RCGP Scotland has called for the GP Cluster model to be extended beyond its current remit of in-hours general practice.
RCGP Scotland Chair, Dr Carey Lunan “Currently GP Clusters are only funded for daytime general practice. Given that patient care in the evenings and at weekends is covered separately by the Out of Hours GP service, RCGP Scotland is calling for the Cluster model to be widened to include GPs working in the Out of Hours setting, where it is equally important to be able to undertake Quality Improvement work and influence how wider systems could work more effectively.”
The call comes as RCGP Scotland welcomes the release of new national guidance for GP Clusters in Scotland.
Dr Carey Lunan continued “RCGP Scotland is delighted to see new guidance issued for Clusters across Scotland, drawing on joint working with Scottish Government, the Scottish General Practitioners Committee of the BMA (SGPC), Scottish Primary Care Clinical Leads and input from Healthcare Improvement Scotland.”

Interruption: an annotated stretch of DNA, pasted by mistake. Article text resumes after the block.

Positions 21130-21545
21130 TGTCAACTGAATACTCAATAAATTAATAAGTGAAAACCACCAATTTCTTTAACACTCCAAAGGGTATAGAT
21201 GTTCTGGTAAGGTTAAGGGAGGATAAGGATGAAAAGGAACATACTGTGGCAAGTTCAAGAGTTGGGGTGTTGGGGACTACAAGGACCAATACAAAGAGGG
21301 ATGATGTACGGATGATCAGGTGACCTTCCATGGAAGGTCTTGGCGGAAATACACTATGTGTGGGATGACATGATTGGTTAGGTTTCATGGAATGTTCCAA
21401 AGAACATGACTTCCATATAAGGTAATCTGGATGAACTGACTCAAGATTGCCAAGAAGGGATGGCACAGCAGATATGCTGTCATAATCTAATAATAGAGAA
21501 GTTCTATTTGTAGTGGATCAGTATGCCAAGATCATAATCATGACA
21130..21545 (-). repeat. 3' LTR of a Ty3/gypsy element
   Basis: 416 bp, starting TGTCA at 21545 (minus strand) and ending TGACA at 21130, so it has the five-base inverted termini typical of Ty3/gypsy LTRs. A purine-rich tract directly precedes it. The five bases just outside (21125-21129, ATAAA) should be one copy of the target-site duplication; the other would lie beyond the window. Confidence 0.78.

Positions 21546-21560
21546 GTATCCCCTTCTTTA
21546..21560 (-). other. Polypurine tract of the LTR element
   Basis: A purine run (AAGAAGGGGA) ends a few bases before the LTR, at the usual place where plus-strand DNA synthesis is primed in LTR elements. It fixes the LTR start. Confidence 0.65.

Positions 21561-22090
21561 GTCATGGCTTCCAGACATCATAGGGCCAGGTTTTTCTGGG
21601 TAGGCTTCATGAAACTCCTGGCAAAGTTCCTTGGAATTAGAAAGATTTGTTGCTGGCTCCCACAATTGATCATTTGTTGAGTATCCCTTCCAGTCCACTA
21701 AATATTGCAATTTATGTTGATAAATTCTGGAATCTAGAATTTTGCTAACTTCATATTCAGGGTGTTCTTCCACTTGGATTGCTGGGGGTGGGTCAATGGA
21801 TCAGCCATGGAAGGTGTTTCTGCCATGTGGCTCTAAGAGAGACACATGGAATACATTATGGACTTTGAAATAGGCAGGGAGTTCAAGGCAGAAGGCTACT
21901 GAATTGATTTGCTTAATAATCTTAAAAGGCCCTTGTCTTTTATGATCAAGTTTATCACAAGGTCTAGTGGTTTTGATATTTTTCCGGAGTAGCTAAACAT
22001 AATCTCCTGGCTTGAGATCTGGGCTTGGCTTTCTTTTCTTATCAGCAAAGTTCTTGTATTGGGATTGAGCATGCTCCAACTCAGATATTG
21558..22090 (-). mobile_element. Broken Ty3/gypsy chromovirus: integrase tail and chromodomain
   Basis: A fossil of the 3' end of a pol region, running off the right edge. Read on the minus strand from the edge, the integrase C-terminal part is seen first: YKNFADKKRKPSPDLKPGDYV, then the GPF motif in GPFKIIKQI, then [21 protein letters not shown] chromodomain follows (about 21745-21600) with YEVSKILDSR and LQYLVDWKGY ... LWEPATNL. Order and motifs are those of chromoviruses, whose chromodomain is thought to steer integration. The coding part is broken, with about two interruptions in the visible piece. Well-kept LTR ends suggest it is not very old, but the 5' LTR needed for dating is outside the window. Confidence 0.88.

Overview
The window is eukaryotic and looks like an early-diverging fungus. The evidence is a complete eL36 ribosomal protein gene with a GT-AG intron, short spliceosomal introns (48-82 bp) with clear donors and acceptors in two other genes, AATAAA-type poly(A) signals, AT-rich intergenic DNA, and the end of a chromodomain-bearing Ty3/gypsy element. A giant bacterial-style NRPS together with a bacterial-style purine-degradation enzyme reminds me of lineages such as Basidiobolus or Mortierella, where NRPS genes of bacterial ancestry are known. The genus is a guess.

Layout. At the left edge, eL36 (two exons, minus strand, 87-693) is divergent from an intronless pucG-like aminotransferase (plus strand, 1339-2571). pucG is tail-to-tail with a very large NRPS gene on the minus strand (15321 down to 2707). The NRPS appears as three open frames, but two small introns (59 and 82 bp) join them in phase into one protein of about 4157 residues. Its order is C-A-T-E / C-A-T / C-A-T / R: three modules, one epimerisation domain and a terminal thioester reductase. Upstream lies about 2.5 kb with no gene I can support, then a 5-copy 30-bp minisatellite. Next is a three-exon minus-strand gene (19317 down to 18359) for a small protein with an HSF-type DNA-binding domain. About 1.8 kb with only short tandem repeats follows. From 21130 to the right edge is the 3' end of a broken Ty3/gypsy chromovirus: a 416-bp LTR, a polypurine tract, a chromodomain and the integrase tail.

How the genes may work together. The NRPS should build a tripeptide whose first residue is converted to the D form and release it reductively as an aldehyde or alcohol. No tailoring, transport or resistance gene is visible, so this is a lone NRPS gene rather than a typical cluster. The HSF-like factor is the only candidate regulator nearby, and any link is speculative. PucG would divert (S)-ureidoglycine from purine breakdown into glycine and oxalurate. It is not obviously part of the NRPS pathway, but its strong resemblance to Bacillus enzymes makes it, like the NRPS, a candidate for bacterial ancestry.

“Working in this new way through GP Clusters offers enormous potential to develop and then deliver high quality patient care in Scotland according to the needs of local populations. There is currently a huge variation across the country in the resources that are available to support them in their work, which can mean variation in outcomes for patients. Clusters must be resourced equitably across the country, which would create conditions for those leading Clusters to fulfil this potential.”
Clusters are groups of GP practices coming to together to share ideas and learning, focus on local quality improvement work, and influence how wider healthcare systems can be improved. RCGP Scotland has employed three GPs as ‘Local Advocates’ to meet with Clusters around Scotland, which has helped to develop an understanding of what is working well, what challenges are being faced, and to allow Clusters to be linked in with RCGP resources and support. Findings from Local Advocates have influenced how this new guidance has been developed.